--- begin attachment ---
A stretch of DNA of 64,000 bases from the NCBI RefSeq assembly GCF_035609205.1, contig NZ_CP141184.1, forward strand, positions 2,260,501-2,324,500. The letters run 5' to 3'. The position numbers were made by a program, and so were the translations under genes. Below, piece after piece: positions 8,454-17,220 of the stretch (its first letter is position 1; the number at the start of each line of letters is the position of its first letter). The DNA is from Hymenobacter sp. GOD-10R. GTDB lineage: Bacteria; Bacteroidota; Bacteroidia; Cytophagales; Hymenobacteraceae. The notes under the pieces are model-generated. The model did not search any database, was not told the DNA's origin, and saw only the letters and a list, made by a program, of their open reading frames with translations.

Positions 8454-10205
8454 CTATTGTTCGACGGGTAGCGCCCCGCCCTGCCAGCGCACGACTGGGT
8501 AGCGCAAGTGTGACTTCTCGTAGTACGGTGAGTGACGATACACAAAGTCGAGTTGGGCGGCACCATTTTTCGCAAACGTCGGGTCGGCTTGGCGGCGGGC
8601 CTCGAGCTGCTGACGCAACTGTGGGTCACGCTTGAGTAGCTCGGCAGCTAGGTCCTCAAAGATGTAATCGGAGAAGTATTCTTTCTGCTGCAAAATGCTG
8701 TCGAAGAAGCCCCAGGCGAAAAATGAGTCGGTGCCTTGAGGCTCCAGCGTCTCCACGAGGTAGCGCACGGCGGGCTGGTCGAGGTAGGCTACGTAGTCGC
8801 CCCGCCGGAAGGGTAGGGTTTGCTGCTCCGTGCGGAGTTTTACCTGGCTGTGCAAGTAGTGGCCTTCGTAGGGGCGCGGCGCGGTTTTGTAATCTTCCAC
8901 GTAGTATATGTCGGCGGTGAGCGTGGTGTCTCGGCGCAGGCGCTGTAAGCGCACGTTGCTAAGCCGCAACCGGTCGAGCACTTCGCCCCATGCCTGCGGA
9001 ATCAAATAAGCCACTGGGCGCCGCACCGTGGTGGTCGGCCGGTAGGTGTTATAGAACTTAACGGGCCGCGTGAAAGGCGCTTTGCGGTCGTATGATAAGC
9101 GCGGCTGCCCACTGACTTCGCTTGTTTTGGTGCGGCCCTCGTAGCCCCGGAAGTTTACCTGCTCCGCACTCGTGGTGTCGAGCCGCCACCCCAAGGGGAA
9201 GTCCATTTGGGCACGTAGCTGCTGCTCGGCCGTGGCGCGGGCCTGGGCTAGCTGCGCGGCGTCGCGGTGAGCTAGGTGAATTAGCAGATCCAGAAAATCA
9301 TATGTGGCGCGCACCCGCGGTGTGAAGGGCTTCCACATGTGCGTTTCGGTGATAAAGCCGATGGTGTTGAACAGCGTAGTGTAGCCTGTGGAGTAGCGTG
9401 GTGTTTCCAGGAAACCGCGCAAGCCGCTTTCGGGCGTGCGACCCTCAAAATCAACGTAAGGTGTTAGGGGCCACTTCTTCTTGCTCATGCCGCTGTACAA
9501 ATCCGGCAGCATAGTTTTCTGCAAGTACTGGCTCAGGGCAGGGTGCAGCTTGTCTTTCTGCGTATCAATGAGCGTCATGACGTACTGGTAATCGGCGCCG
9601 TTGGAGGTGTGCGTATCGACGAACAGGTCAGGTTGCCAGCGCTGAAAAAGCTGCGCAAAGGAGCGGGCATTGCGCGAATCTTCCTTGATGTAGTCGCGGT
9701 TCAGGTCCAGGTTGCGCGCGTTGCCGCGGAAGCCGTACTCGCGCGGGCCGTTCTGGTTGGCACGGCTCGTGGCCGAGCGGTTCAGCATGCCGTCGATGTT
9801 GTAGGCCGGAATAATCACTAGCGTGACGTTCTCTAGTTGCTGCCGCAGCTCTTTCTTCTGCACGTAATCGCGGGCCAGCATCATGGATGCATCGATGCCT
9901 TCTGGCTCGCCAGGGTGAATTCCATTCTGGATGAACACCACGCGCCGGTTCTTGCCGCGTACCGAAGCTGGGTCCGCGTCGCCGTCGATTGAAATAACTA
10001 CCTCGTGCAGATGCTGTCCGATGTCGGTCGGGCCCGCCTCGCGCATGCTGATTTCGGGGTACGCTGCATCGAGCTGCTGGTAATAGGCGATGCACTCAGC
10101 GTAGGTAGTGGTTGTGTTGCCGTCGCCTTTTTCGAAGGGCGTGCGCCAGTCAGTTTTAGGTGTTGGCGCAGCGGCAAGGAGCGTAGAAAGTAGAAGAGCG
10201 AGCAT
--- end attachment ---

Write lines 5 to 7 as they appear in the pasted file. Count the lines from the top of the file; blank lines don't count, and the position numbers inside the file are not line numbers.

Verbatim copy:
8601 CTCGAGCTGCTGACGCAACTGTGGGTCACGCTTGAGTAGCTCGGCAGCTAGGTCCTCAAAGATGTAATCGGAGAAGTATTCTTTCTGCTGCAAAATGCTG
8701 TCGAAGAAGCCCCAGGCGAAAAATGAGTCGGTGCCTTGAGGCTCCAGCGTCTCCACGAGGTAGCGCACGGCGGGCTGGTCGAGGTAGGCTACGTAGTCGC
8801 CCCGCCGGAAGGGTAGGGTTTGCTGCTCCGTGCGGAGTTTTACCTGGCTGTGCAAGTAGTGGCCTTCGTAGGGGCGCGGCGCGGTTTTGTAATCTTCCAC